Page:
When a loved one dies, one of the duties that falls on those who are left behind is determining what must be done with the assets of the person who died. In some cases, such as when the assets have a higher value, the family members might have to go through the probate process. This process is often costly and can prevent the heirs from getting their rightful property quickly.
Some people want to know how they can avoid the time consuming and sometimes expensive probate process. The shortest answer is that you can if the case meets certain criteria.
Assets that are jointly owned can typically avoid probate. This is because the right of survivorship says that the property will go to the owner who is still living. This would likely be the case for the marital home and similar property.
Another type of asset that can bypass probate is revocable living trusts. Since the property that is held in this type of trust is no longer the asset of the person who passed away, it simply moves to the owner who was named in the trust.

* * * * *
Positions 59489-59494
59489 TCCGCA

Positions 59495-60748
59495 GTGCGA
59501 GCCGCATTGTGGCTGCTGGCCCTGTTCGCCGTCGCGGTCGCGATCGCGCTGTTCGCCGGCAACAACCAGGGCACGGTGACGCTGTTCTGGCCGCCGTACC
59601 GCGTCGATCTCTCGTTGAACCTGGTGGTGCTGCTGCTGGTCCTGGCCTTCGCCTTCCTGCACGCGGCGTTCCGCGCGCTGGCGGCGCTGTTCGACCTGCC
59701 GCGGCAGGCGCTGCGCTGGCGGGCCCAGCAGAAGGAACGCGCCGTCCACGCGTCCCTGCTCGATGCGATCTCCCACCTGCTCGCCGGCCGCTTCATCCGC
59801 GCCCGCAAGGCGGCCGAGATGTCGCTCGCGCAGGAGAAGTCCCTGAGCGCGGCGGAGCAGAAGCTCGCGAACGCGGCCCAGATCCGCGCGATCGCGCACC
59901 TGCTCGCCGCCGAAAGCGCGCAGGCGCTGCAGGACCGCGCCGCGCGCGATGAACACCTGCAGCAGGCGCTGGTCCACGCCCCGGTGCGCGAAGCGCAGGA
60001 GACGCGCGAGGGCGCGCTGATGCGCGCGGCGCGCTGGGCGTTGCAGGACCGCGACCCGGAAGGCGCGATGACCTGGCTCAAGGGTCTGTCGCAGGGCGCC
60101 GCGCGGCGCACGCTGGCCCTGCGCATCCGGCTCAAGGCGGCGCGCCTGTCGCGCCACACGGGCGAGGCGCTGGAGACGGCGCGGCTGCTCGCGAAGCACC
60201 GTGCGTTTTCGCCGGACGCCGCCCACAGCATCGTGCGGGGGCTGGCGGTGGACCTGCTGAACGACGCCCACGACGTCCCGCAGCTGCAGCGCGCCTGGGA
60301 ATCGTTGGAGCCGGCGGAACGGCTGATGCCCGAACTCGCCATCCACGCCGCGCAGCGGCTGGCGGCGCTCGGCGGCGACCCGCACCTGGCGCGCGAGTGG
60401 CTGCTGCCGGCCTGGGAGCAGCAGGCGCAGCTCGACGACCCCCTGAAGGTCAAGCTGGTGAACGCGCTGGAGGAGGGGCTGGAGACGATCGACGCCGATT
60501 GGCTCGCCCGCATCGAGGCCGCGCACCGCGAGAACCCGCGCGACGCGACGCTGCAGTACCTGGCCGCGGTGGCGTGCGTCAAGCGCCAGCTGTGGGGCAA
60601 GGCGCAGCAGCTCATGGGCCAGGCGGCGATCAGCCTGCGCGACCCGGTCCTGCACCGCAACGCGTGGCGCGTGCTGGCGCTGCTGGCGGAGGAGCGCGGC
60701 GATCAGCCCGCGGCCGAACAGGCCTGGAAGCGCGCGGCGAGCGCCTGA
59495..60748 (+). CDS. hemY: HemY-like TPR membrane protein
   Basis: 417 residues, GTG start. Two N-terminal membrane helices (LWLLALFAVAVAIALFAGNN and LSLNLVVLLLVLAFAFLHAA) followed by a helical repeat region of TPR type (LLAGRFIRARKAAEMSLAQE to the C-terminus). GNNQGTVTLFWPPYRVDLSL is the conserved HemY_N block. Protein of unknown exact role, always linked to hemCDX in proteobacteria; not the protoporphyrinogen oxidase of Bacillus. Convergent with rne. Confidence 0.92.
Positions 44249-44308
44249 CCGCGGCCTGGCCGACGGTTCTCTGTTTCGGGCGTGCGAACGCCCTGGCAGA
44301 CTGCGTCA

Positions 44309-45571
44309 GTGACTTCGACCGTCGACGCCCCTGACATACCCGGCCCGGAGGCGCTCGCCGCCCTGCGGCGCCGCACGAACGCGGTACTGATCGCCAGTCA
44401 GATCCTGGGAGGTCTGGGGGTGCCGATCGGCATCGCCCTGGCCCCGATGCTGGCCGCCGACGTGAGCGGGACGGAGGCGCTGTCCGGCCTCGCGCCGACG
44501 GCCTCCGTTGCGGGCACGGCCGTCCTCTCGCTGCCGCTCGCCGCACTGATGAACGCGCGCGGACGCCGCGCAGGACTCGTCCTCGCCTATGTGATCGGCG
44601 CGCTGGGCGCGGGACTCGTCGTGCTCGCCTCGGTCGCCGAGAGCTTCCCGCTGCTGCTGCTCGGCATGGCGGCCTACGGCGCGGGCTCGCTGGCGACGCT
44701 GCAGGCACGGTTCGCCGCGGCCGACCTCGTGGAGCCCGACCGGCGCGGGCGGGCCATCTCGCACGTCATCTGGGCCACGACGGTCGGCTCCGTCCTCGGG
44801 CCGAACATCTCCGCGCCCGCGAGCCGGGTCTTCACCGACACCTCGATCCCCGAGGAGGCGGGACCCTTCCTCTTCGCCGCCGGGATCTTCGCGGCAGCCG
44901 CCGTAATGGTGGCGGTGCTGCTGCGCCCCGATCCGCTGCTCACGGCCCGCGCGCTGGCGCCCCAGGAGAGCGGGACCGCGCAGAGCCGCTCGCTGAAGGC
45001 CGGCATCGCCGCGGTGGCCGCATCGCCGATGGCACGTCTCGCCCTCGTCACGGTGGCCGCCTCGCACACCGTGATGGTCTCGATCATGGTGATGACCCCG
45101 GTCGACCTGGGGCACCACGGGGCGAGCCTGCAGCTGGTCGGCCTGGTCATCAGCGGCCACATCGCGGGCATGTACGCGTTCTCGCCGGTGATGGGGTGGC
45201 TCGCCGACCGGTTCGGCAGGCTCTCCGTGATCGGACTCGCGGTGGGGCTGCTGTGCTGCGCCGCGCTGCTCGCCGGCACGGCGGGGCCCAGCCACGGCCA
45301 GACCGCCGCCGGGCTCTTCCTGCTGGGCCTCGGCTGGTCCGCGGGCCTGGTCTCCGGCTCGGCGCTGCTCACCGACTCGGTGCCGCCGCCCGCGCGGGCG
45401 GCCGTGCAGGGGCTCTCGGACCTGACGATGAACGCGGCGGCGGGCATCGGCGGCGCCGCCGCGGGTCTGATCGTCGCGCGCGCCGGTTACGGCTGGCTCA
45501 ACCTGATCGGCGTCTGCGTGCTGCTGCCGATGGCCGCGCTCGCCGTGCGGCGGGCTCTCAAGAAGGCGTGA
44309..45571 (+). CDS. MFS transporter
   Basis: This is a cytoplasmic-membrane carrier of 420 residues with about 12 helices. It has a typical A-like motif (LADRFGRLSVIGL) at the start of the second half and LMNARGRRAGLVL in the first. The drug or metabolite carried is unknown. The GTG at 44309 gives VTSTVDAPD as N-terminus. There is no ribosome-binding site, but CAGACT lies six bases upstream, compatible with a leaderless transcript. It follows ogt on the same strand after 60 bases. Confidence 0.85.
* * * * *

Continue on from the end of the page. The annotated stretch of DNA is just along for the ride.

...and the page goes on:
Accounts that have a payable on death designation won't have to go through probate. This can include bank accounts and other financial accounts. It can also include retirement accounts.
Finally, assets that the decedent gave away before death don't have to go through probate. This set of probate passing assets does have some special concerns, such as gift taxes, so think about those if you are dealing with them.
While you might have to go through probate for some assets, knowing that these should be available quickly might help you as you cope with the impact of your loved one's death.
Source: FindLaw, "Avoiding the Probate Process," accessed June 09, 2017